28 October 2021
Behind The Scenes with Ib Andersen: 2020-2021 Season
How did you feel when you heard the news of the Virginia G. Piper gift to Ballet Arizona?
Truly extraordinary! The fact that they have the means and the foresight to do this, will have such an influence on the entire arts community. Without these grants – as we are all trying to recover from the aftermath and the current effects facing us from the pandemic – it would be too horrible to even think about what might have happened. We are honored to be a beneficiary of such monumental giving and I am thankful to all of the Piper Trustees who made this gift possible.
How does it feel to be back in the studios?
We are coming out of COVID – or at least that is what it feels like – but the reality is we are still very much in it. You can sense that from everyone. We aren’t quite sure what will come next and we are still holding our breath in terms of what will happen a month or two from now. But I will say, it feels good to be back in the studios and the dancers are working very hard.
We finished our Ballet Under the Stars park shows. This was our 24th year out in the community and our first year back to Glendale at the historic Sahuaro Ranch Park. It just felt so good to be performing again.
We are rehearsing for Contemporary Moves which will be held in Dorrance Theatre this fall as opposed to Orpheum Theatre. We have performed each of these pieces before, but not together, so it will be an eclectic mix with Frederick Ashton’s Les Patineurs (The Skaters), Justin Peck’s In Creases, and Nayon Iovino’s Mambaz. An old one and then two fairly recent ballets – each with very different aesthetics.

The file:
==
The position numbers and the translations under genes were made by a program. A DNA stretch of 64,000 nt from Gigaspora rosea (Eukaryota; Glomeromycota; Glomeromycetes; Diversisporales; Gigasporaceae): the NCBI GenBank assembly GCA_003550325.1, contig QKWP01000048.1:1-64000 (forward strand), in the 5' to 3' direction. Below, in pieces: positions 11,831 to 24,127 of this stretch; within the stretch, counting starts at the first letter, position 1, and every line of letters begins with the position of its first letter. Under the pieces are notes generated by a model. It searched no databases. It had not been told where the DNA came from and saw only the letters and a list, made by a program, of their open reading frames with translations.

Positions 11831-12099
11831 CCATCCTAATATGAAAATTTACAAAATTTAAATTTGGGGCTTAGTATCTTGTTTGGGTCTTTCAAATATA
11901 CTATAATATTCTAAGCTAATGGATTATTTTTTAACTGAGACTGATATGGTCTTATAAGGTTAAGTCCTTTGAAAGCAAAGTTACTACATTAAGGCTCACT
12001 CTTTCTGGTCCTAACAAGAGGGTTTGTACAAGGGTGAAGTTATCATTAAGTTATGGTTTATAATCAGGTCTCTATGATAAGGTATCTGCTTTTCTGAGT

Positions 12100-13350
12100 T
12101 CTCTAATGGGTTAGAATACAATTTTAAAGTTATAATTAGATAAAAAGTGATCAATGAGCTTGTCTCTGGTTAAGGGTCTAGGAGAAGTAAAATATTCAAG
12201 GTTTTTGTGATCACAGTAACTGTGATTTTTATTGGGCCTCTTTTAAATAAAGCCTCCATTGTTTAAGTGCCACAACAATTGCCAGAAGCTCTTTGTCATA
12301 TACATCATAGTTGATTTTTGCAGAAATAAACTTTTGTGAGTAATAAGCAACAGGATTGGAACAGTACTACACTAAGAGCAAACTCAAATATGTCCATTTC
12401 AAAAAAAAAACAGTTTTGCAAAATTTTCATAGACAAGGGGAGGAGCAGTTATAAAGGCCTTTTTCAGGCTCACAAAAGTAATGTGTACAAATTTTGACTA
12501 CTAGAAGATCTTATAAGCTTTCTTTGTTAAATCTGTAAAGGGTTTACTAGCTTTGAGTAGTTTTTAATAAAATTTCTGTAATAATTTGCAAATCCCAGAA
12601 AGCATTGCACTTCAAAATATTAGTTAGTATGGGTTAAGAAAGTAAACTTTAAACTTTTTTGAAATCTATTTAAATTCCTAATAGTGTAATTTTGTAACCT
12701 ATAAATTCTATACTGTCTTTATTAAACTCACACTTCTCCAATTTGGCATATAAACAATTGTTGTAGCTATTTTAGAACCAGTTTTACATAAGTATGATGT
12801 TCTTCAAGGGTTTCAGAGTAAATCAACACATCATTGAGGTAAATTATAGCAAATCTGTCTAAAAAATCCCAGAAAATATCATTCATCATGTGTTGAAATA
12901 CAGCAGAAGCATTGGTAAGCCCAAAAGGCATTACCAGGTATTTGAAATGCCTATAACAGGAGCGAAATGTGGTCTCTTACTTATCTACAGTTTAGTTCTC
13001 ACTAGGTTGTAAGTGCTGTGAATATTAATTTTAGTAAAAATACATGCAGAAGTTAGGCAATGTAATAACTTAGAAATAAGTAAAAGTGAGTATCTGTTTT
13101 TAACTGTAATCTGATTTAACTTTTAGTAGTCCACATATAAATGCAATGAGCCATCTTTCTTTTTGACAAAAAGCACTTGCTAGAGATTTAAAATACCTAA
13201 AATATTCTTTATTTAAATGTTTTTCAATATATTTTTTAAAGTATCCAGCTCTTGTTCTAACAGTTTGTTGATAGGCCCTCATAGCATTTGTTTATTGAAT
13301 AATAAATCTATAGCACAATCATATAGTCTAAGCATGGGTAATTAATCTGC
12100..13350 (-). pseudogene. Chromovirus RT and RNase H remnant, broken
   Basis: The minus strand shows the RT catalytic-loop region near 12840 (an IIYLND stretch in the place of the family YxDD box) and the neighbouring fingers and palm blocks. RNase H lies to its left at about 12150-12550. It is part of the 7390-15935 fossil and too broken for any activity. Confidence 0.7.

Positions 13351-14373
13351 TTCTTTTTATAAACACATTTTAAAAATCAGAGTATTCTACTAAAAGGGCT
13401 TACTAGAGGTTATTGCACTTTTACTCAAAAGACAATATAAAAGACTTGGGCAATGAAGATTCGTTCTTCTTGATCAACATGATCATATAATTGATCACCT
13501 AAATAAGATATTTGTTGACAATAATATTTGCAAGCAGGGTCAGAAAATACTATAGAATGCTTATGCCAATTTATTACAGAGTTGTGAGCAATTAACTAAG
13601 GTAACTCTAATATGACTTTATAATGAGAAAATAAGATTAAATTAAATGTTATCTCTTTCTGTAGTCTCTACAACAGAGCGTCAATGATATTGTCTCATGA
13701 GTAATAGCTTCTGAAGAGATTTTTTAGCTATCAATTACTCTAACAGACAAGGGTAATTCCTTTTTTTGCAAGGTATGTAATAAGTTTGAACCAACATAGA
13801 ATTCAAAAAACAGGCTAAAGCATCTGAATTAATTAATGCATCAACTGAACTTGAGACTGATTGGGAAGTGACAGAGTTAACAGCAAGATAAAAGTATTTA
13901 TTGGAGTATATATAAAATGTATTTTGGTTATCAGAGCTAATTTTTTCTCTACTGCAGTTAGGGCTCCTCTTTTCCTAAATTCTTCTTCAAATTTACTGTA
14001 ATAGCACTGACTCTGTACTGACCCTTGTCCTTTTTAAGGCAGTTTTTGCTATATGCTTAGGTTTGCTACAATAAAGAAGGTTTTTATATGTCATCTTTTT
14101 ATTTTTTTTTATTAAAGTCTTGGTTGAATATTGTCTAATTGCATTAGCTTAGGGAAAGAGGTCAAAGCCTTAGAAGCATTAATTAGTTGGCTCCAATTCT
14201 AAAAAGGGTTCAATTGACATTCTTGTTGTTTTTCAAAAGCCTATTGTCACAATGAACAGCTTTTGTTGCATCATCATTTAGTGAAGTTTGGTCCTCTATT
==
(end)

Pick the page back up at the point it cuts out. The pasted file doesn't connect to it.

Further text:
Tell us a bit about the world premiere of Juan Gabriel
It was a very productive summer. Our Costume Director, Leonor Texidor, and I went to Mexico City to meet with Designer, Carla Fernández. She is an incredible fashion designer – internationally-renown as one of the top in the world right now. We are lucky to have her. She grew up listening to Juan Gabriel, or Juanga, as many people call him, and is excited to be a part of this project with us. I love that she uses iconography in her designs that showcase the legacy of the Indigenous communities and people of Mexico.
We are also working with a videographer, Jacob Pinholster, who is the associate dean for enterprise design and operations for the Herberger Institute for Design and the Arts at ASU. The ballet is centered around Juan Gabriel’s live performance at the Palacio de Bellas Artes in Mexico City from 1990, and so we are adding clips from this live performance as a new element. He will be working on the content for the video projection with our Lighting Designer, Michael Korsch. The goal is that you will get the sense of that continuity that comes from a live concert – especially from a pop artist. That is what it is about. The process is a strange thing…you think you are doing one thing and heading in one direction and then the end result is something completely different. It’s a work in progress.
Being in Mexico and talking to so many people about Juan Gabriel, I learned so much. Their love of him could be from childhood memories, or from a romance gone right… or wrong! I have never come across an artist that was and still is, so beloved with such deep and universal passion. I keep thinking, “What is a Dane doing, trying to choreograph a ballet to this revered Mexican Artist? Am I crazy?” I am terrified, but, I think about how much his music inspires me and I am passionate about showcasing his artistry in a completely different medium.